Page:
handed over a new biomass boiler
and flue gas treatment for RWE Innogy UK’s Markinch combined heat and power plant (CHP) in July 2014 following a commissioning period and test-runs. The plant is located in Fife Scotland, and is the largest of its type in the UK. The new plant provides the Tullis Russell
Papermakers with steam and electricity to run the facilities. In addition, excess electricity is exported to the grid, as the company said in the press release received by Lesprom Network.The new plant helps Tullis Russell
to reduce its fossil fuel emissions and significantly contributes to Scotland’s ambitious renewable energy targets. Replacing the paper mill’s 60-year-old coal-fired plant with this new biomass-fired plant reduces CO2 emissions by 250,000 tonnes per annum. Also the amount of waste wood currently ending up at the landfill and there, over time, emitting methane is reduced since the main fuel for Valmet
‘s CYMIC boiler is recovered waste wood.
The new biomass boiler
provides the Tullis Russell
paper mill with a more sustainable, efficient and reliable supply of steam and electricity. “RWE is delighted to take the CYMIC boiler into operation as part of the largest portfolio of renewable energy technologies in the UK. The biomass boiler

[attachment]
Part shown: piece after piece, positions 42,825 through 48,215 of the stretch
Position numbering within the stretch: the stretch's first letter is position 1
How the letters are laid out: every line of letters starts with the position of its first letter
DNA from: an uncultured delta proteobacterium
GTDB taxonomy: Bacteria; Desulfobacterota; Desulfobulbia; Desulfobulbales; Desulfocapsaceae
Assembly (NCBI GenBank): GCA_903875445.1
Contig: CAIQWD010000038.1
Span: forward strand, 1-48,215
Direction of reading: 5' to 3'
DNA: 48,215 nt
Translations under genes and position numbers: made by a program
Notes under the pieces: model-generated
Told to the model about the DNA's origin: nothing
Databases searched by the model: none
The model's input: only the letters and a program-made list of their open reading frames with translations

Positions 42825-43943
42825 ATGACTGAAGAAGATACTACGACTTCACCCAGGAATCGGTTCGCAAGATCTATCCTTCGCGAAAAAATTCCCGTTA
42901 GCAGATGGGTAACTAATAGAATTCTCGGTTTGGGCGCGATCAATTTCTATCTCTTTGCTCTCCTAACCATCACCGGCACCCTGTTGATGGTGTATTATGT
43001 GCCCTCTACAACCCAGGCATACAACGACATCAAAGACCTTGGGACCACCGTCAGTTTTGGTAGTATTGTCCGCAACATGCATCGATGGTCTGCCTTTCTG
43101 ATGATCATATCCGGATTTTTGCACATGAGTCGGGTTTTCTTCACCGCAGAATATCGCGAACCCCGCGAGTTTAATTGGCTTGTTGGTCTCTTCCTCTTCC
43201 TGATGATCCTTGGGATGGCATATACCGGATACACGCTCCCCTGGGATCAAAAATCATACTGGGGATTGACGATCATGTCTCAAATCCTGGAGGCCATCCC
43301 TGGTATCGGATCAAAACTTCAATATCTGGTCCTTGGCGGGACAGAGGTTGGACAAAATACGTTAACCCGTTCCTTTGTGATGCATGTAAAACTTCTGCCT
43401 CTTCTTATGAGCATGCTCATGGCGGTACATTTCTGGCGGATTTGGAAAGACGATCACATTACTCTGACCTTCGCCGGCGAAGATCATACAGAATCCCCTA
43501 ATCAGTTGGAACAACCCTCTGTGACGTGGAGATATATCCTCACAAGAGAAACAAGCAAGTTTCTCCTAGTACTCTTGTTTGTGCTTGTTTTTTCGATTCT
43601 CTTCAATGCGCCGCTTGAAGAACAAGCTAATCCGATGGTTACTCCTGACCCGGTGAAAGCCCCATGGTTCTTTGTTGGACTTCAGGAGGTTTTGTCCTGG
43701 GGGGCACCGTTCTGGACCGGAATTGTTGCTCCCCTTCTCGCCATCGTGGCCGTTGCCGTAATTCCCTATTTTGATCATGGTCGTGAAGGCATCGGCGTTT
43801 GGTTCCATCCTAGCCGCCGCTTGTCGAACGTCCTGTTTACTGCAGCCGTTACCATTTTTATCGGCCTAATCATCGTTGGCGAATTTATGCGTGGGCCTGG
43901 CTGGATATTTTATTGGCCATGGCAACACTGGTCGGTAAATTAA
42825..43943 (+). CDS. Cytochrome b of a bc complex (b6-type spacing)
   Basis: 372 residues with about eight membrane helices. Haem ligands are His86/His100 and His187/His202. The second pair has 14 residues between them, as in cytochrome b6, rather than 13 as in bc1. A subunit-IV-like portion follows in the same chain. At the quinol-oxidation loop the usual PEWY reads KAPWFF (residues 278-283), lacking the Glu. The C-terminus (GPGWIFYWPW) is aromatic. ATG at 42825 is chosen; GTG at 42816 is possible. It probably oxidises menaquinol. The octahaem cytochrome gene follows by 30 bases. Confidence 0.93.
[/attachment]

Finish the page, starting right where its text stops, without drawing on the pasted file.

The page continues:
will help provide steam and electricity to the adjacent Tullis Russell
paper mill and export electricity to the National Grid whilst significantly reducing CO2 emissions. The successful handover is the culmination of close cooperation and partnership between RWE and Valmet
since 2010 and is testament to the dedication of the Valmet
team,” said RWE’s project engineering manager Robert Dunk. The CHP plant’s installed capacity is 50MWe. It has the capability to supply up to 120 tonnes of industrial steam per hour for paper manufacturing. Out of the produced electricity the paper mill will consume approximately 17MW and approximately 25MW will be delivered to the grid. The plant has been in commercial operation since February 2014 with full handover of plant in late 2014.”This project was pretty massive both from the size and timescales involved. To put it into perspective, the CHP plant fills an area equivalent to the size of four football pitches and more than 1 million man hours have been invested in its construction. At the height of the construction process, there were around 650 people employed at the whole site with around half of them working at our boiler site”, describes Valmet
‘s Project Manager Peter Anson.Valmet
‘s CYMIC boiler, supplied to the Markinch CHP plant, utilizes proven circulating fluidized bed (CFB) technology. The boiler’s capacity is 155 MWth and it is fuelled by approximately 90% recovered waste wood and approximately 10% virgin wood, sourced from sustainably managed forests. The biomass requirement is around 400,000 tonnes per annum. The new technology novelty in this boiler makes it possible to reduce the required shutdown time.